The aviation market in the UK is strong. According to a report from January 2016, our aviation industry achieves an annual turnover of over £60 billion, with exports alone worth £26 billion. Of this sum, £52 billion is contributed to the UK economy.
Clearly, aviation is a lucrative and in-demand market in the UK, presenting many opportunities for aviation and aircraft manufacturers. To successfully capitalise on these opportunities, it is imperative that manufacturers within this sector stay ahead of developing industry trends in order to gain an advantage in what is an incredibly competitive sphere.
With this in mind, I will use this blog post to highlight some of the key developments and trends to impact aviation manufacturing both now and in the future.
The demand for air travel has remained high over the past few years, yet outlooks on this form of travel are changing. Passengers are demanding more from planes and not just in terms of their efficiency, but also in the overall passenger experience. Airlines are keen to eliminate dated, old-fashioned aircrafts from operation and replace them with modern planes with futuristic interior cabin designs.
Take the Boeing 787 for example. As well as offering increased efficiencies compared to older planes, the commercial plane features key changes to the cabin to enhance the comfort and enjoyment of passengers. Standout features include larger windows that can be dimmed by a button, eliminating traditional shutters, while redesigned seating gives every seat a window view.
Clearly, these changes alter the demand on aviation and airspace manufacturers. As such, manufacturers must be able to adapt their service offerings to effectively meet this demand. How this is done will vary on a case-by-case basis, but doing so could involve adapting processes or investing in software to manage a more complex supply chain, or investing in new technology to better support the manufacturing process.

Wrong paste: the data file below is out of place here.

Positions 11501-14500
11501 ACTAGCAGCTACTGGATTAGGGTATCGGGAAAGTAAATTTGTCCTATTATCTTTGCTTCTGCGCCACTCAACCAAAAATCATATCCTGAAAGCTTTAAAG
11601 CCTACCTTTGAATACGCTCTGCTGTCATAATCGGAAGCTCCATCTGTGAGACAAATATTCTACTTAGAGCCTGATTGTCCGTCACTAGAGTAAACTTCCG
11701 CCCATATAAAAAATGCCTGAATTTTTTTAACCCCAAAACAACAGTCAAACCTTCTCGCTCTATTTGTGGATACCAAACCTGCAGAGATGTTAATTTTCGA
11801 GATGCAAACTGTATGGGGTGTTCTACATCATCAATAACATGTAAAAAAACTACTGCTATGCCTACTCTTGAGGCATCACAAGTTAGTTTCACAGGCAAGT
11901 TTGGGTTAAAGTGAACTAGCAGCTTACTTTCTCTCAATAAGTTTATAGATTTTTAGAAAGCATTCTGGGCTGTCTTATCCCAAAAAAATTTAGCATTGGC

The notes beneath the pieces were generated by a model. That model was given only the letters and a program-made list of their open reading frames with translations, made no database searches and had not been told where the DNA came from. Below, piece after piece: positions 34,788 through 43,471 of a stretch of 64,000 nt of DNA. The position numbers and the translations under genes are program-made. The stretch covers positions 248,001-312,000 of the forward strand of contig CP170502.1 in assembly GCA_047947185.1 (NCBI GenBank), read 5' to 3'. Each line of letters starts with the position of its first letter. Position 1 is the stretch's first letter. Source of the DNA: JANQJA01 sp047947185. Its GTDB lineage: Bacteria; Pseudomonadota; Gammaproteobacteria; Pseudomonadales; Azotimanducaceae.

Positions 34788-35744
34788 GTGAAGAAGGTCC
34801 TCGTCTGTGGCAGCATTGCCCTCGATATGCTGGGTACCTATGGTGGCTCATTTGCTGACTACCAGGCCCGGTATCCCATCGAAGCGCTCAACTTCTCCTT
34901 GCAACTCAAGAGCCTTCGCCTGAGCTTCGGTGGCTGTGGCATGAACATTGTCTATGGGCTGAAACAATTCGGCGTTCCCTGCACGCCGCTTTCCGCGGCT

Think of an airplane and you’ll likely think of a Boeing or Airbus model. Despite the size of the market, aviation is largely dominated by a handful of big aircraft manufacturers, supported by a network of specific parts manufacturers.
For aircraft manufacturers themselves, the very nature of the industry limits the risk of new competition entering the market. Unlike other sectors, becoming an aircraft manufacturer requires a large initial investment and very specific skills, knowledge and experience. This is good news for existing aircraft manufacturers, as it limits the risk of increased competition brought about by new entrants to the markets. It’s a slightly different story for aircraft part manufacturers, due to reduced barriers for entry.
However, while new companies shaking up the aviation industry is unlikely, manufacturers do have to contend with competition from each other. This underlines the need to stay at the forefront of the industry, ensuring you are able to deliver the latest products your customers expect. A commitment to technological advancement, as mentioned previously, is one way of doing so.
A year on and we’re still discussing the impact of Britain’s decision to leave the European Union. Influencers within the aviation industry have highlighted the potential issues Brexit could have on the sector’s growth.
For example, the UK is facing growing competition from companies like Germany and Spain, who are both looking to significantly develop their aviation sector. Depending on the location of the client, if the skills are the same, it may make financial sense to build the specific parts and aircrafts in Europe rather than the UK post-Brexit.
While the true extent of Brexit is unknown at present, many companies are concerned about how Britain’s divorce from Europe will impact the movement of employees, limiting production potential. Likewise, if Britain was to break from the European Aviation Safety Agency and establish a UK equivalent, it could lead to heightened costs for airlines and aircraft manufacturers who would essentially have to seek double certification.
We don’t know how Brexit will impact the UK’s aviation industry just yet but, in order to maintain Britain’s position as a global leader, it’s clear that we need to continue our investment in technology, in order to show the rest of the world how indispensable our market is.